Initially destined to follow his father into the medical profession, Peter De Wint, who had displayed a passion for drawing since childhood, managed to persuade his parents to allow him a career in art. In 1802, he arranged an apprenticeship with John Raphael Smith, an engraver who excelled in mezzotint. The contract was set for eight years; however, a growing association with the watercolorist John Varley prompted De Wint to purchase his release just half way through the obligation. His relationship with Varley introduced him to the informal academy operated by Dr. Thomas Monro, where he worked along side other artists who were developing an interest in watercolor, including Thomas Girtin, whose approach strongly influenced De Wint, as it had Varley earlier. Because of his ties to the Monro Group, he was asked to join the Society of Painters in Water Colours, with which he exhibited annually between 1810 and 1818, and again from 1825 until his death in 1849. Unlike most of the members of the Society, De Wint remained comfortable showing, and studying, at the Royal Academy as well, where his long-time housemate and future brother-in-law, William Hilton, was firmly established.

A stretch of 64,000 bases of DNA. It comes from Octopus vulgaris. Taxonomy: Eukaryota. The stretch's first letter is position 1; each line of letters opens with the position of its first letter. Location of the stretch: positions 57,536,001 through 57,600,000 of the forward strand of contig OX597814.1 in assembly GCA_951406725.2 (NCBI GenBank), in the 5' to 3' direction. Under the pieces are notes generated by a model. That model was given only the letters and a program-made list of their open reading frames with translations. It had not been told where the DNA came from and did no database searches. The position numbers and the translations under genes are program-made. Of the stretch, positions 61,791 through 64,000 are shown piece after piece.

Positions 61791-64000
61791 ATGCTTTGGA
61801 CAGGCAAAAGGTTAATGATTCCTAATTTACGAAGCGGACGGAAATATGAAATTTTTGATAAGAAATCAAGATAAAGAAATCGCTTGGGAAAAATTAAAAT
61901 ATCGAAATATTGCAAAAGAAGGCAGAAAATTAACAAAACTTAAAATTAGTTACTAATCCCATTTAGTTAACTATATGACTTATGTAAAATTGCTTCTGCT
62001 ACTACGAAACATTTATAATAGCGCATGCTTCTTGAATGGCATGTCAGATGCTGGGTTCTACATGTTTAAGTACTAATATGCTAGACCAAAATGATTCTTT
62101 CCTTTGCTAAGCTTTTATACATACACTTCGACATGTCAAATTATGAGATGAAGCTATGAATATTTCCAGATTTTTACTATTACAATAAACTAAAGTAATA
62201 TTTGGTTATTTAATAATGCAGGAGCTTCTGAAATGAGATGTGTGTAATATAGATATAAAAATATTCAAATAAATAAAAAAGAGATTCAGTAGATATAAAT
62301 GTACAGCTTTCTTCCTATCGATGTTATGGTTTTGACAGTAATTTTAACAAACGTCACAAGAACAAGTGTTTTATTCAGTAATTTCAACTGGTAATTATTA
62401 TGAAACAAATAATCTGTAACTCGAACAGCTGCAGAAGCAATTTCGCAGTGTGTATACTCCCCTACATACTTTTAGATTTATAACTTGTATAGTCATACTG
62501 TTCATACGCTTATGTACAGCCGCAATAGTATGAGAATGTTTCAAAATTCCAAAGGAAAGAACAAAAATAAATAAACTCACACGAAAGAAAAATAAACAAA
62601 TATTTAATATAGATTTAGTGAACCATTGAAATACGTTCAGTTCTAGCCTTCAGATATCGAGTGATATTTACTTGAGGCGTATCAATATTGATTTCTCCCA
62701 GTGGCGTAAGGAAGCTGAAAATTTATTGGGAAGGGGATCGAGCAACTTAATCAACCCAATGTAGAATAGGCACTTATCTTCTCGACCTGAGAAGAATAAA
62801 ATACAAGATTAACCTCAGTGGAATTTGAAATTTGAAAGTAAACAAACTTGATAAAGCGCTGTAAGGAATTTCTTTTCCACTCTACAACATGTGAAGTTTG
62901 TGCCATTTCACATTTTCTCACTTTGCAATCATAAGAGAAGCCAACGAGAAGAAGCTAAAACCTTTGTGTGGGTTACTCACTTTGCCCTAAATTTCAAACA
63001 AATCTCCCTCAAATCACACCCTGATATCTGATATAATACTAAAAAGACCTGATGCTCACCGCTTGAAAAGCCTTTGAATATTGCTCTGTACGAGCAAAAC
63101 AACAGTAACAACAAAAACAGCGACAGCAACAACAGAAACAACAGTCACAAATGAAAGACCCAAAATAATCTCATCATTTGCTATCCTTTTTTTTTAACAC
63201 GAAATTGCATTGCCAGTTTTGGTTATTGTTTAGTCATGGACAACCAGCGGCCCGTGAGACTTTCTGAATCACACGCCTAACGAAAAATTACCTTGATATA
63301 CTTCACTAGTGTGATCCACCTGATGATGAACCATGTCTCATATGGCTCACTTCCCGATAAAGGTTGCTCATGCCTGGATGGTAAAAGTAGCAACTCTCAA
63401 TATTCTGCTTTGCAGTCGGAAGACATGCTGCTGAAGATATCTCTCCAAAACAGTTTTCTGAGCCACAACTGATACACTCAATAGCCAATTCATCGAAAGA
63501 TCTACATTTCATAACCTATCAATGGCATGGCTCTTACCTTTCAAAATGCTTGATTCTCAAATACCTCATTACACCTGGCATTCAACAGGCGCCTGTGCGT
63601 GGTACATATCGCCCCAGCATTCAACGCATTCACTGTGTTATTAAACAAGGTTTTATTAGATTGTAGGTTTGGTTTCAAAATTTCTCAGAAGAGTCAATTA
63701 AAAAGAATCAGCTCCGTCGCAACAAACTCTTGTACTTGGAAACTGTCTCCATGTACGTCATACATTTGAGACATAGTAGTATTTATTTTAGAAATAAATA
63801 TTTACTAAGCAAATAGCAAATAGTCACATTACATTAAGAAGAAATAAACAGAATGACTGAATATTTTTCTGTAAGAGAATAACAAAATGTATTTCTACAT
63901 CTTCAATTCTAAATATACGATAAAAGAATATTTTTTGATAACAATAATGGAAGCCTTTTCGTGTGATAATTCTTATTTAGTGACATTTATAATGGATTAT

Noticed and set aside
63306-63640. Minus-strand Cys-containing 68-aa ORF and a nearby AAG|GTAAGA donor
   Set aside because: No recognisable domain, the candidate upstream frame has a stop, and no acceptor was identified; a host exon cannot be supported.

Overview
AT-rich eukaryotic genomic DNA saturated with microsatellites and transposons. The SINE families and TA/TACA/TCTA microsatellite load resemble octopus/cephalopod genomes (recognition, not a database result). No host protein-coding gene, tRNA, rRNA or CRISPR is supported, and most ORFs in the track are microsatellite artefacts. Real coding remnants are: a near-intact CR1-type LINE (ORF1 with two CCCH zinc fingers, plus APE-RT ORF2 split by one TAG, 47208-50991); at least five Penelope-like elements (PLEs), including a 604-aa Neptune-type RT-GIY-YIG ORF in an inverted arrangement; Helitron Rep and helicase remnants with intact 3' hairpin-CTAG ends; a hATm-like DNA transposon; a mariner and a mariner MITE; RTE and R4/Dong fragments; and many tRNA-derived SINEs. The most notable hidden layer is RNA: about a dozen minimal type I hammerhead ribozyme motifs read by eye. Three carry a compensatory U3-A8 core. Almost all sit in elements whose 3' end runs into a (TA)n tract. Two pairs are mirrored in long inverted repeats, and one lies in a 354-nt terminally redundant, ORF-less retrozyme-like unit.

The Palmer Museum is fortunate to hold two paintings by De Wint that demonstrate the range of technique practiced by many artists during the Golden Age of British watercolors. To the right, In Windsor Great Park represents the quick sketch, executed directly out-of-doors in perhaps as little as fifteen minutes in order to capture the fleeting effect of a brilliant noontime sun. De Wint drew these by the hundreds, and regardless of the seemingly tentative quality, successfully marketed such sheets throughout his career. Warwick Castle, on the other hand, was intended as an “exhibition watercolor.” De Wint began the composition with a swiftly washed drawing, created on the spot, which is now housed in the British Museum. This sketch, together with whatever other studies he would have made of the subject sur le motif, were later consulted in his studio during the creation of the large, richly colored and highly finished painting on view here. Likely mounted in a linen liner and gilded frame, Warwick Castle would have more than held its own against any oil landscape that accompanied its public debut, quite possibly at one of the Royal Academy’s annual exhibitions during the mid-1820s.